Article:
In battle, the Upper Creeks used war clubs painted bright red and were nicknamed "Red Sticks." In February 1813, a Party of Red Sticks attacked and killed seven frontier families after being told that a war had broken out between the Creeks and the United States. This tore the Creeks even further apart. When the tribal council executed the men involved with the murders, Chief Menawa, leader of the Red Sticks, set a task to eliminate anybody who was involved with the executions. The fighting had only just begun. Five months later, the situation got far worse when the Creeks fought each other and white frontier militia attacked a Red Stick ammunition train on Burnt Corn Creek in Alabama. In retaliation, the Red Sticks killed about 250 settlers at Fort Mims, about 40 miles North of Mobile. The response to the attack on Fort Mims was very slow. There were a few unorganized battles but not enough to slow down the rebellion of the Upper Creeks.

The American president leading the tirade
While this was all going on, Andrew Jackson had gotten the Tennessee militia into a full-scale campaign against the Red Sticks. Both the Cherokee and the Lower Creeks, who disagreed with the Red Sticks, supported the Tennessee militia. Andrew Jackson's crusade started in the heart of Red Stick country. He won battles at Tallushatchee and Talladega, but was stumped by the Red Sticks when he took back-to-back defeats at Emuckfau and Enitachopco, in eastern Alabama. Even with these wins, the Red Sticks were feeling weak, and headed to Horseshoe Bend, where the biggest battle of the Creek wars would soon take place. They prepared for battle by building a wall and waiting for Jackson and his militia. But when Jackson arrived with 2,000 men and about 600 Cherokee and Creeks, the Red Sticks were largely outnumbered. That battle ended the same day it began. At the end of the battle, over 800 of Chief Menawas 1,000 men were dead. Menawa escaped, but was severely injured. Jackson's army suffered a loss of only 49 men.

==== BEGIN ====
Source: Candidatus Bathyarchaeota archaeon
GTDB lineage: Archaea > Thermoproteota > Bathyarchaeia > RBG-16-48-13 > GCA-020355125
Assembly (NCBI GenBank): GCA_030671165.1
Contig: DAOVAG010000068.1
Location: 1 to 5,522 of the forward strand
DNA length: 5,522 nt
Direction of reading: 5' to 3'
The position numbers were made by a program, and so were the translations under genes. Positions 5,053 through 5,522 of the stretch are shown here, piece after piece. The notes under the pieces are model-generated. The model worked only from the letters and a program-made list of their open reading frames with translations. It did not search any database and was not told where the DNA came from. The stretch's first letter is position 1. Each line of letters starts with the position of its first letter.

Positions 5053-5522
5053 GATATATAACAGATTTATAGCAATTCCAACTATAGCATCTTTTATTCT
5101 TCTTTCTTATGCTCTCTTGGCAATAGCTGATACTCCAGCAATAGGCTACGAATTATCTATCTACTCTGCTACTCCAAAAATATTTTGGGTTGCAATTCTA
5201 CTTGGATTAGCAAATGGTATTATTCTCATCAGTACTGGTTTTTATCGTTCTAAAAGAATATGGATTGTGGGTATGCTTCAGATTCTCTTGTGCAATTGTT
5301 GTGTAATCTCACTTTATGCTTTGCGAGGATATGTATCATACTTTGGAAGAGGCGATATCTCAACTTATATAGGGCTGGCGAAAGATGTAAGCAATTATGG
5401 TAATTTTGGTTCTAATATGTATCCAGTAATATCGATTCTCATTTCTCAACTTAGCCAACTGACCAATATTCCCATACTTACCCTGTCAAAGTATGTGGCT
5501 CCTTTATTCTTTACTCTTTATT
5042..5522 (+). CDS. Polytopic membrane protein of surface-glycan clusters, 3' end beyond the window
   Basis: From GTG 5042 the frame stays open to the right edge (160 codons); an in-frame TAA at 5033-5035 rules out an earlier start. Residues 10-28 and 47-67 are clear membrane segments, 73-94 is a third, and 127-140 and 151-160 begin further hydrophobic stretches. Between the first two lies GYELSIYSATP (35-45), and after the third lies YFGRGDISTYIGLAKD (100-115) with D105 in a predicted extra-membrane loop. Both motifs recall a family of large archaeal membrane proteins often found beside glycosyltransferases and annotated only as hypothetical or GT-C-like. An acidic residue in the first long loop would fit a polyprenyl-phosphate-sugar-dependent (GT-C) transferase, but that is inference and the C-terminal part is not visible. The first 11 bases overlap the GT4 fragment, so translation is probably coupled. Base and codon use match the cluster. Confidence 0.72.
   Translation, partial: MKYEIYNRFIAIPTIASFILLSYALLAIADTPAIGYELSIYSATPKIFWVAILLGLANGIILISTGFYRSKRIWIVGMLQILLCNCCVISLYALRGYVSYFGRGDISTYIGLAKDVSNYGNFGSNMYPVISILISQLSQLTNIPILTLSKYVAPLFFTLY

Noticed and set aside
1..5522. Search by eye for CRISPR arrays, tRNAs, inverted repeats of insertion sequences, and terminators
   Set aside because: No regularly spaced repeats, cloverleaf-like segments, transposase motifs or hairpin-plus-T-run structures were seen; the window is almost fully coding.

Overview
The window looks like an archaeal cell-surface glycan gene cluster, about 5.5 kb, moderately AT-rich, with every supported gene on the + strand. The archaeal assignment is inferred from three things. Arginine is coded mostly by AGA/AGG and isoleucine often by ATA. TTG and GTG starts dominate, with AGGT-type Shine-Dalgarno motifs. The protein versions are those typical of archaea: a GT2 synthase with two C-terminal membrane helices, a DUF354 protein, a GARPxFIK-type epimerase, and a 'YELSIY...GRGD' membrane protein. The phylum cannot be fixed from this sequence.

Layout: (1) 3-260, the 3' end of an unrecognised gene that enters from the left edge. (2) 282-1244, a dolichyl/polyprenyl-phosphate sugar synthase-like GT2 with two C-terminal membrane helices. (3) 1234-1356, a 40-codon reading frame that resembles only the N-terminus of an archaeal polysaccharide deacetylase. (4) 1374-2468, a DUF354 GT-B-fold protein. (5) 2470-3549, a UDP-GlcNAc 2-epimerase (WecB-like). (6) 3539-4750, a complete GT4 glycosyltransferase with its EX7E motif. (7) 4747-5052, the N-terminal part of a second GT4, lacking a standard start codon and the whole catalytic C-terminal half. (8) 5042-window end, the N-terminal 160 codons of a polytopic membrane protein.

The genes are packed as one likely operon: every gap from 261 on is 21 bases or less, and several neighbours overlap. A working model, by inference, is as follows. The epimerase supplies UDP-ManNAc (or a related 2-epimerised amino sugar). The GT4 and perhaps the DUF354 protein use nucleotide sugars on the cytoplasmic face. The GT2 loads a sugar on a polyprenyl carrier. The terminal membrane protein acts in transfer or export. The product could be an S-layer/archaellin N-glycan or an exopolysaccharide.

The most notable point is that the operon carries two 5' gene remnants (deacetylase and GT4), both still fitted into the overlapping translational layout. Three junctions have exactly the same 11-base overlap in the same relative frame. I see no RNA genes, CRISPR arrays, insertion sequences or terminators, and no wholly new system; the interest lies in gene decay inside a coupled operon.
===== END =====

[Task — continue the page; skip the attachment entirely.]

Extra! Extra! Read all about it!